Vaishaly (VA) :My love for creating a better world made me take this challenge. Since college, I have been incorporating sustainability aspects in each of my studio projects. I wanted to implement them in real life as well.
DT :That’s a great first step! Amongst the featured low impact techniques of this project, which one in your opinion was the most backbreaking to achieve?
VA :I would say, getting bamboo work done on-site was the most challenging one. As we do not get skilled labor to work on this material in the Noida region, I planned a bamboo workshop at the site itself. Around 10 people participated from varied backgrounds and we did the whole cutting, finishing, chemical treatment of bamboo on our own. Only the installation was taken care of by the site workers. It was a great experience for me and I will always be grateful to all those who participated during that time.
Information is taken directly from the official website of the competition. We hold no guarantee or viewpoint for any future disservice.
The Solar Decathlon India is a competition among post graduate and graduate students from Indian institutions to empower the next generation to combat Climate Change in the buildings sector. Using a competition platform, the competition reaches out to 500,000 engineering + architecture students across India and invites them to innovate for net-zero-energy, net-zero-water, net-zero-waste and climate resilient buildings.
Pioneers in off-grid living, Morgan and Mary Jane of North Carolina have been hosting natural building and sustainable living workshops since 2016 at Sustainable Life School. Their previous experimentation with earthbag construction serves as a basis for workshops. They believe that the technique results in strong, versatile, inexpensive and eco-friendly structures.
Based in Bali, Bamboo U provides hands on learning of bamboo design and architecture through workshops and their special 11 day course. This year they have come up with series of insightful interactions with bamboo experts at their podcast channel Bamboo U Podcast
Our personal favourite episode is Reimagining Homes with Bamboo, where Elora Hardy talks about bamboo building under a new perspective for residential architecture. She is founder and director of IBUKU, a design firm devoted to innovative bamboo architecture.
This article is based on author’s participation at the 2019 edition of the workshop and outlines her personal viewpoint.Visit the workshop website for detailed information.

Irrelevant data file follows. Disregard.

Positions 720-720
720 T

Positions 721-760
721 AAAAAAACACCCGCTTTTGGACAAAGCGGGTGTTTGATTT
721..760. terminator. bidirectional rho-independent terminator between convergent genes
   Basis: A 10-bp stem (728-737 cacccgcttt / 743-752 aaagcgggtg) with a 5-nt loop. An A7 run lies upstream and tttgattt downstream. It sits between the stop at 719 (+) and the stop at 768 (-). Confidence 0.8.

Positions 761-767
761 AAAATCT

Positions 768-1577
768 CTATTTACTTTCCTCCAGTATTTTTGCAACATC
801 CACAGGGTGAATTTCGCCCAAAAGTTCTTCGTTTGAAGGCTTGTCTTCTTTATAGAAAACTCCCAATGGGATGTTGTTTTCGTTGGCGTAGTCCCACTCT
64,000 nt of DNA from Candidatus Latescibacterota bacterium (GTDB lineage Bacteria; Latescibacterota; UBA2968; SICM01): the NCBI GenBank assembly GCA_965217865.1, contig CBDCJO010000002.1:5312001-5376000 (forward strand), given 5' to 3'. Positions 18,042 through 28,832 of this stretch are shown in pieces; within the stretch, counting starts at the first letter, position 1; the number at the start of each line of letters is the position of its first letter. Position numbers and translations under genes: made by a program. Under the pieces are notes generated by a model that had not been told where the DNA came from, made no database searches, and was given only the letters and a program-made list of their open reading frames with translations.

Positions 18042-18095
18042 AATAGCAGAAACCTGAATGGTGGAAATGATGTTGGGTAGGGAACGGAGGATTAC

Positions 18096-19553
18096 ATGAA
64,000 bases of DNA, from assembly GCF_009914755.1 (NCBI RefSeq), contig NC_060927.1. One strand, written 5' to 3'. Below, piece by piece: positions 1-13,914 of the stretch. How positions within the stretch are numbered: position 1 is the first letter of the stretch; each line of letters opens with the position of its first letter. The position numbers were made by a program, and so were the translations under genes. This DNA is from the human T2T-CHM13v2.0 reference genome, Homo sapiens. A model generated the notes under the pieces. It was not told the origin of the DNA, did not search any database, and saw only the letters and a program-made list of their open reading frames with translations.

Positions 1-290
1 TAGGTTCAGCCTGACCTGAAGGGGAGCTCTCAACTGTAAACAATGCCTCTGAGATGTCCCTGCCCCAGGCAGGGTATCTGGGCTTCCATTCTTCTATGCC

The unprecedented initiative by Roberto Rocco, Associate Professor at Department of Urbanism TU Delft, has ignited the quest for sustainable development in the hearts of many students and professionals across the globe. His personal vision for the Summer School, which was first conducted in 2014, encompasses spreading the bountiful Dutch knowledge of water management in delta regions and pooling of new urban ideas at the hub of sustainability. Keeping The New Urban Agenda and UN Sustainability Development Goals(SDGs) in the forefront, each year workshop invites over 100 participants, whose own careers are aligned to school’s objectives.
The 100 hours summer school is smartly packed with array of activities, keeping the young minds on their toes. The series of lectures by the department’s professors and HOD Vincent Nardin, establishes an insight into the evolution of Delta Works in keeping Netherlands safe and sustainable. Apart from stupendous techniques of mitigation engineering, the participants are also made to think about planning related aspects like stakeholders, heritage, public safety, mobility, governance and public participation.
The book offer numerous fascinating scenarios in which humans transcend the role of mere stewards of the planet. Instead, they suggest, why not become co-creators of the simplest invention ever: abundance?
It invite us to reimagine everything from doorknobs to the Hoover Dam. In a world that uses design as a tool for positive impact, industry can do better than “do no harm”: it can actively improve everything with which it comes into contact.
Description is taken from the author’s page.Visit here to know more.